Let Her Go
I went into Vivi’s room after she was asleep to pull the covers up on her shoulder and tuck Pengy under her chin. I pushed a curl behind her ear. So tiny, this girl. The girl who is already asking me how old she needs to be before she can go to camp. It’s becoming real to me, after all these years of watching her grow in baby steps–there will come a day when she goes off on an adventure without me. There will come a night when she falls asleep, with Pengy tucked under her chin, and I will be somewhere far away. She already wants to go. And I will let her go.
All this camp talk got stirred up because Vivi and I took a little road trip this weekend to deliver our friend Abigail to three weeks of camp at the Duke TIP program. Duke’s Talent Identification Program is a place for gifted teens to find their tribe. Abigail’s mother Rachel and I met at a similar program–Governor’s Honors–back in the summer of 1985. Rachel is one of the Elephant Painters. When she found herself trapped by an impossible scheduling conflict, I jumped at the chance to take Abigail on this adventure.
I adore Abigail because she’s funny. When I asked her if the students were allowed to leave campus, she said, “Oh, no. They freak out if we even talk to a stranger walking by on the sidewalk. They’re real worried about…wandering prodigies, I guess.” Within 30 seconds, she and I had turned this into an improvisation skit. I growled in my best police radio static voice “BOLO, we got a 1600 SAT on the loose. Subject was last seen wearing a Doctor Who shirt and skinny jeans.”
That’s the kind of kid Abigail is. Love. Her.
But four hours in the car with a wandering prodigy and a seven year old tornado required some compromise, especially since some dumbass (ahem…me) has recently given Vivi the “Frozen” soundtrack. So we came to an agreement–Abigail and I got to talk about books and music and angst and TV and movies and poems and nerves and books again for 15 minutes. After our time was up, we listened to Vivi belt out “For the First Time in Forever.” Then Vivi went back to reading her book for another 15 minutes while Abigail tried to convince me that Benedict Cumberbatch really is the most beautiful creature in the world and I tried to get her to admit that he looks like his parents were first cousins. Then Vivi sang “Do You Want to Build a Snowman?” We talked about life in the small town and life in the big city. Abigail told me that she was nervous about her time at camp. I told her that I had felt the same way before GHP. We talked about anxiety and coping and remembering that EVERYONE feels that way in a new situation. Then we hit the Play button and Vivi sang “Let It Go,” complete with dramatic flourishes and hand gestures.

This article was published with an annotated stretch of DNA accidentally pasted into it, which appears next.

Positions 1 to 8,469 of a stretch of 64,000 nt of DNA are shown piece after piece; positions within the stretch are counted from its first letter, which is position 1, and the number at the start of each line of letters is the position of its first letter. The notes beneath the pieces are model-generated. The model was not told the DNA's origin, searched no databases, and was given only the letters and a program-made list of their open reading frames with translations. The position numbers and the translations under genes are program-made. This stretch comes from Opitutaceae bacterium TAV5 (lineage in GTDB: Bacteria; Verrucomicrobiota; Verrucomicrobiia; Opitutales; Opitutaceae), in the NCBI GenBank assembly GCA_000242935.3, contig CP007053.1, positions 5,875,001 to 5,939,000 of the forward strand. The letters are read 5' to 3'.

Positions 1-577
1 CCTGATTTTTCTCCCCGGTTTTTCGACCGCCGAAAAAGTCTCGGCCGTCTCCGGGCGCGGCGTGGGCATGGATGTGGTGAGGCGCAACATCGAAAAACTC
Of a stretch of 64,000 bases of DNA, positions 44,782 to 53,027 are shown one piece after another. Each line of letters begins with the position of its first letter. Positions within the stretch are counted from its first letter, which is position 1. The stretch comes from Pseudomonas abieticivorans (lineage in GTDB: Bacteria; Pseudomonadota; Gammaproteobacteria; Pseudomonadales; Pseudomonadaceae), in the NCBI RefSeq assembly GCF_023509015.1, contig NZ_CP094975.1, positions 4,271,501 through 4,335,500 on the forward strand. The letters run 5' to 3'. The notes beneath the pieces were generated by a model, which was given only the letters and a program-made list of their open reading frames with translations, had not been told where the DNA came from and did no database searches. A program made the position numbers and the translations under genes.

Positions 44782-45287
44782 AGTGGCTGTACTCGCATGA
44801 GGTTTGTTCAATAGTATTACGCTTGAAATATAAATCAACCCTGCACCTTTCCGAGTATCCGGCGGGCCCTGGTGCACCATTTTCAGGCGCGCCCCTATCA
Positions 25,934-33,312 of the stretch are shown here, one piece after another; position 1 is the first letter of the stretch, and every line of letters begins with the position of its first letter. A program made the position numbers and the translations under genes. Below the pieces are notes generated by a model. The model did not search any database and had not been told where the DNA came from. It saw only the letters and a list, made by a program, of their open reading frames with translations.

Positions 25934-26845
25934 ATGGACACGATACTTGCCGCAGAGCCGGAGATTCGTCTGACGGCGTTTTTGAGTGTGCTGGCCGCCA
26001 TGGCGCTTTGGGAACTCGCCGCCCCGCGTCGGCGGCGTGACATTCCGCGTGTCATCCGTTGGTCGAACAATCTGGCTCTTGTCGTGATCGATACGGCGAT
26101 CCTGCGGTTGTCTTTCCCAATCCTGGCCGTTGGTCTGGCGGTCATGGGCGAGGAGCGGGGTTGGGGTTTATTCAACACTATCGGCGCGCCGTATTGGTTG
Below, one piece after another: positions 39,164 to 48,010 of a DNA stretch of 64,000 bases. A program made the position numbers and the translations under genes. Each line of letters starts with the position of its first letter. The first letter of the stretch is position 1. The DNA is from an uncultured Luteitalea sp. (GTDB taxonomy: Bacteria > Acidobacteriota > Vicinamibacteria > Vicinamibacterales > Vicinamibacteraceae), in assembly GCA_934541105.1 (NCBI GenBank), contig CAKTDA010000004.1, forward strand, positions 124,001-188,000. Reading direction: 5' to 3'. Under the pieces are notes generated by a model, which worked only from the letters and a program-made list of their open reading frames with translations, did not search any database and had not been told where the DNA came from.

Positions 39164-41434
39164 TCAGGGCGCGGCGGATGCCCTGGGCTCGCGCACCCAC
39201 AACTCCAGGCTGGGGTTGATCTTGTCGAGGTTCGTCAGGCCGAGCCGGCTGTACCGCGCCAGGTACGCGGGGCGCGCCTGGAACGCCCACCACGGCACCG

It’s time to see what I can do
To test the limits and break through
No right, no wrong, no rules for me I’m free!
Let it go, let it go
I am one with the wind and sky
Let it go, let it go
You’ll never see me cry!
We stopped at a roadside peach stand in North Carolina so I could introduce Abigail to the wonders of Blenheim ginger ale. As we stretched our legs with a browse around the peanut brittle, peach cider, and fireworks, all three of us were humming “Let It Go.” Abigail bemoaned, “I can’t show up to a COLLEGE singing THAT SONG.” She feared that humming a Disney song might give her roommate the wrong impression, a faux pas that no number of Marvel Comics references could erase. Lose all her cool points.
Remember that feeling? That overwhelming excitement about joining a totally new group of people to do a totally new thing? The chance to redefine, putting forth a curated version of your best self? I do. But the curated version of myself that I present to others and my authentic self have gotten a lot closer together over the years.
It’s funny how some distance
Makes everything seem small
And the fears that once controlled me
Can’t get to me at all!
The bottle opener for the ginger ales was mounted by the exit door. I popped mine in the curve and with a twist of the wrist, the cap fell down into the receptacle. I stepped aside so Abigail could open hers.